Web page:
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5.4.1 Education of Children Looked After

SCOPE OF THIS CHAPTER

This chapter applies to all Children Looked After. It should be read in conjunction with the following government guidance documents:

Promoting the Education of Looked After Children (2014)

Special educational needs and disability code of practice: 0 to 25 years - Statutory guidance for organisations who work with and support children and young people with special educational needs and disabilities (2015)

Keeping Children Safe in Education

Guidance on Designated Teacher for Looked After Children

Mental Health and Behaviour in Schools (DfE, 2016)

RELATED CHAPTERS

PERMISSIONS

For a summary of the permissions and forms that must be completed in relation to this Chapter, please see the Permissions List.

AMENDMENT

This chapter was updated throughout in December 2014, in line with the Children and Families Act 2014. Additional information was added in new Section 1, Duty to Promote the Educational Achievement of Children Looked After on the requirement for local authorities to appoint an officer to promote the educational achievement of Children Looked After – sometimes referred to as a ‘Virtual School Head’. The chapter should be read in full.


Contents

  1. Duty to Promote the Educational Achievement of Children Looked After
  2. Principles
  3. The Personal Education Plan (PEP)
  4. The Role of the Social Worker
  5. Role of Foster Carers
  6. When a Child First Becomes Looked After
  7. When a Child Moves to a New Authority
  8. When a Child Needs or Joins a New School
  9. When a Child has no School Place
  10. Celebrating a Child’s Achievements
  11. Reviewing and Updating PEPs
  12. When a Child is Absent from School
  13. School Exclusions
  14. School Transport
  15. Training for those Involve in the Care and Education of Children Looked After
  16. Information Sharing


1. Duty to Promote the Educational Achievement of Children Looked After

Under section 22 (3A) of the Children Act 1989, local authorities have a duty to promote the educational achievement of Looked After children. Section 99 of the Children and Families Act 2014 imposes a requirement for an officer to be appointed to discharge this duty – sometimes referred to as a ‘Virtual School Head’.

Governing bodies of schools and colleges must appoint a Designated Teacher to promote the educational achievement of children who are Looked After and to ensure that this person has appropriate training.

Governing bodies should ensure that appropriate staff have the information they need in relation to a child’s Looked After legal status (whether they are looked after under voluntary arrangements with consent of parents or on an interim or full Care Order), and contact arrangements with birth parents or those with Parental Responsibility. They should also have information about the child’s care arrangements and the levels of authority delegated to the carer. The designated safeguarding lead, through the Designated Teacher for Children Looked After, should have details of the child’s social worker and the name of the Virtual School Head.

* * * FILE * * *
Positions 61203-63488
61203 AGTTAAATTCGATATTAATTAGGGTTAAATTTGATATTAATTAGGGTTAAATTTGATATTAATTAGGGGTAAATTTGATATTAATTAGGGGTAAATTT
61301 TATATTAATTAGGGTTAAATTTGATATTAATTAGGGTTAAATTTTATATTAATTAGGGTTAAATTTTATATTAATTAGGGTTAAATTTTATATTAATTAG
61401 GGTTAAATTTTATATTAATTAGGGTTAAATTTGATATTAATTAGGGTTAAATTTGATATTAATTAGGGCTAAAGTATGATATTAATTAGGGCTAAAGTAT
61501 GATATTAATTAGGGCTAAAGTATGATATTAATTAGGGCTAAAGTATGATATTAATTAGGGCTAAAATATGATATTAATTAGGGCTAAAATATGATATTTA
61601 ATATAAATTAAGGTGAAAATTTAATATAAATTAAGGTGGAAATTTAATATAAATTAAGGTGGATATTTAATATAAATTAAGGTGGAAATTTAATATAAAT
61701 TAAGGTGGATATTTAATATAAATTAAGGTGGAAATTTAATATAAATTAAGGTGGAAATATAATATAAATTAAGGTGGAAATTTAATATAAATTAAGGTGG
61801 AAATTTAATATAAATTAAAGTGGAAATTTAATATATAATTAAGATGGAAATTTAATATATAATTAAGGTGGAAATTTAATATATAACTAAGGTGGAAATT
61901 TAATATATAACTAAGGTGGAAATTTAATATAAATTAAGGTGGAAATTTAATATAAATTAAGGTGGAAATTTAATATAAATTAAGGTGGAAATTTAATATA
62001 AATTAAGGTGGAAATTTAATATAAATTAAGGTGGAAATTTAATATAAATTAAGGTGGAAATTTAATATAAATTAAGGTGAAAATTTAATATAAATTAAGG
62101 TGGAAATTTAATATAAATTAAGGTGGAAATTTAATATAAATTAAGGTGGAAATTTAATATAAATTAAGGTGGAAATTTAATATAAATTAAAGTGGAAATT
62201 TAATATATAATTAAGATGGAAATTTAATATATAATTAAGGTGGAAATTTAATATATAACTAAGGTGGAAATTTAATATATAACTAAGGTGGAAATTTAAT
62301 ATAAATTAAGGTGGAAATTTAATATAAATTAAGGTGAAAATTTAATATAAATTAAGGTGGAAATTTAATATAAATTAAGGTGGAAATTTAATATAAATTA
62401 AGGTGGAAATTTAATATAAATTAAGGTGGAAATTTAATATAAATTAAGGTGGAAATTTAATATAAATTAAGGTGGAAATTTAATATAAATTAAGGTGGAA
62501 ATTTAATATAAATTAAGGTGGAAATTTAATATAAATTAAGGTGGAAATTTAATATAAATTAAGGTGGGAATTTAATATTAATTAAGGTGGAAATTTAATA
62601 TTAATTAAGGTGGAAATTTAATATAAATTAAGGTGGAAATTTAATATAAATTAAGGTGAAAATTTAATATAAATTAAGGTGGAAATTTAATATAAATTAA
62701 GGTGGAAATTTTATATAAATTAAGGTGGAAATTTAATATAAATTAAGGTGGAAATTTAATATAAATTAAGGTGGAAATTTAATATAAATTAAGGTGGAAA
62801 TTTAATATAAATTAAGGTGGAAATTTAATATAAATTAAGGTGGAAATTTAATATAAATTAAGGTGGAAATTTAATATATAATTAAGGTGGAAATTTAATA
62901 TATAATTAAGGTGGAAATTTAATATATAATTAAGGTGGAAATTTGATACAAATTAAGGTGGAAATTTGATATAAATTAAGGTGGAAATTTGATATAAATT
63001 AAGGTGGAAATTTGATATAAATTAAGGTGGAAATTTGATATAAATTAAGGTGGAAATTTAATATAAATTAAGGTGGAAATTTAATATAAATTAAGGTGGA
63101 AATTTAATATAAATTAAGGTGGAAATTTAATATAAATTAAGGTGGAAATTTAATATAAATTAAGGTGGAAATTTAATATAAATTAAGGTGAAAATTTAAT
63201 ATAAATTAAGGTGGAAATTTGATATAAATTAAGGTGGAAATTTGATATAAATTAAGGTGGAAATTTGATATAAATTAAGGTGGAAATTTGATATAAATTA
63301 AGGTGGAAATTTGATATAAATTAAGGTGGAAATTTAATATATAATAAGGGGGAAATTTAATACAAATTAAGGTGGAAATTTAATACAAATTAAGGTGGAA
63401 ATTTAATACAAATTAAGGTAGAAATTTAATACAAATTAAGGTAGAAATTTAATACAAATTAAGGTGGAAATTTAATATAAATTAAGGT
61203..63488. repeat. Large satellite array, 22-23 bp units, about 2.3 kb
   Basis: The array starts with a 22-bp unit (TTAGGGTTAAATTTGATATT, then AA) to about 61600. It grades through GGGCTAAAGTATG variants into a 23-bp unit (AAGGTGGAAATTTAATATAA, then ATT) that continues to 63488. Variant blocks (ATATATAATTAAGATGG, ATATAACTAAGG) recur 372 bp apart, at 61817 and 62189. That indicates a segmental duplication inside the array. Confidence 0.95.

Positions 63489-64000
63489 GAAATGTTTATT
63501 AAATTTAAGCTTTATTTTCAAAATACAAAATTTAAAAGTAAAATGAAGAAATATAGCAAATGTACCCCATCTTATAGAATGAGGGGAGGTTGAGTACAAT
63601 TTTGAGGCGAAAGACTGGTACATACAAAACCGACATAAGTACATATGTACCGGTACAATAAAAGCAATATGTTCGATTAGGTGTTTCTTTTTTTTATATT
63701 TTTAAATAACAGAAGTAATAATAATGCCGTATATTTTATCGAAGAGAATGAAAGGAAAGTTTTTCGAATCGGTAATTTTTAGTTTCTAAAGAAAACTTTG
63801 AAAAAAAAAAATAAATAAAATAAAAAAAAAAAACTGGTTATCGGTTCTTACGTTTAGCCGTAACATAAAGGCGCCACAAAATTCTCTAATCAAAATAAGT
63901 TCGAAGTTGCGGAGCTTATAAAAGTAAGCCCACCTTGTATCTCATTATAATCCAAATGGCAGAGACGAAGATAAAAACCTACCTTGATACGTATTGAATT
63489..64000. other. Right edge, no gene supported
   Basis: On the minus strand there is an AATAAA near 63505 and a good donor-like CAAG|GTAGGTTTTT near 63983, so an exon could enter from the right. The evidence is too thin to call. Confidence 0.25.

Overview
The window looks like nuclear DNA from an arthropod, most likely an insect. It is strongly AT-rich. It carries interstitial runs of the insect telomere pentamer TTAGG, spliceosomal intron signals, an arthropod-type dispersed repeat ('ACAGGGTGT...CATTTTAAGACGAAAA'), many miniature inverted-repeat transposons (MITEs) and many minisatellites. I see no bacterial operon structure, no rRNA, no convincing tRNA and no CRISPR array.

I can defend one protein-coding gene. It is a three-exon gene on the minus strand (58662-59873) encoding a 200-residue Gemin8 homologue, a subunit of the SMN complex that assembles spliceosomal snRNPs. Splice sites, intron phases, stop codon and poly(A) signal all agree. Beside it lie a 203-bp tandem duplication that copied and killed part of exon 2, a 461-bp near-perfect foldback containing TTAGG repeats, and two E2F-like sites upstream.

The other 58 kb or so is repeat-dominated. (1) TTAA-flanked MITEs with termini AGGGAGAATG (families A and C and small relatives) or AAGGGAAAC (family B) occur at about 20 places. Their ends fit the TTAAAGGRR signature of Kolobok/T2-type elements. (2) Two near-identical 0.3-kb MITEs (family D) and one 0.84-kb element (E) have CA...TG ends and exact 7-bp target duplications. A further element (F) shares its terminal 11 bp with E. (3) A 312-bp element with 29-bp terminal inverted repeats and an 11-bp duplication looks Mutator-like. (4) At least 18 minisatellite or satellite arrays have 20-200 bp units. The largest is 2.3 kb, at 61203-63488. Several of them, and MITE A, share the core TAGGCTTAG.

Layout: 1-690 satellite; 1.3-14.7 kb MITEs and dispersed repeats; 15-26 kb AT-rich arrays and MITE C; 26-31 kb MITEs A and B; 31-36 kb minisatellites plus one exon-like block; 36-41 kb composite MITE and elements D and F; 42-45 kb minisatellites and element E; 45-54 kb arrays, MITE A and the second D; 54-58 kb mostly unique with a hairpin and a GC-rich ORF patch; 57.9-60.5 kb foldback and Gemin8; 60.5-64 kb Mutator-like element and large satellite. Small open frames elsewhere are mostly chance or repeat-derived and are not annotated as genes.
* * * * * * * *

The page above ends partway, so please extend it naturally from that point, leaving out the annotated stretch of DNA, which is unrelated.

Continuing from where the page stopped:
2. Principles

Children Looked After have a history of poor educational achievement. They are more likely to be non-school attenders and more likely to be excluded.

As a consequence, staff in schools and in Children’s Social Care tend to have low expectations of Children who are Looked After. Often their poor levels of achievement and behaviour are excused on the grounds of their pre-care and in care experiences.

However, research over the past few years has identified that the reasons for this low achievement are actually more to do with discrimination and institutional failure.

Children and young people with high numbers of placement moves are particularly vulnerable, since these moves often involve changes in schools, and entail periods out of school altogether. There is a strong correlation between poor school performance and multiple moves, and children and young people need extra support to help compensate for this disadvantage. 

Children and young people in the first six months of being looked after also record poor performances. Again, disruption of schooling plays a significant part in this. For some children and young people, school problems such as exclusion may have been a contributory factor in their admission to care. They may have already missed important areas of the curriculum. It must be a top priority to resolve this situation.

Children and young people in residential care have the highest risk of poor educational achievement because they tend to fall into these two most disadvantaged groups.

Moreover, these children and young people are missing out on much more than just an education. For Children Looked After, school can be a vital link to the outside world, where they are just like other children and young people, where they have stable friendships and familiar adults. Children and young people who miss school also miss out on health care, careers advice, health promotion advice and social education.

Full participation in all school activities is essential for Children Looked After in order to help them overcome their disadvantage. It is a guiding principle that our children should take up all school trips and extra school activities that are offered to them.

Some children and young people, however, experience considerable difficulties at school. They can suffer discrimination and bullying because they are looked after. Approximately one-quarter of Children Looked After are disabled, and many have special educational needs. They can suffer discrimination and bullying because they are looked after.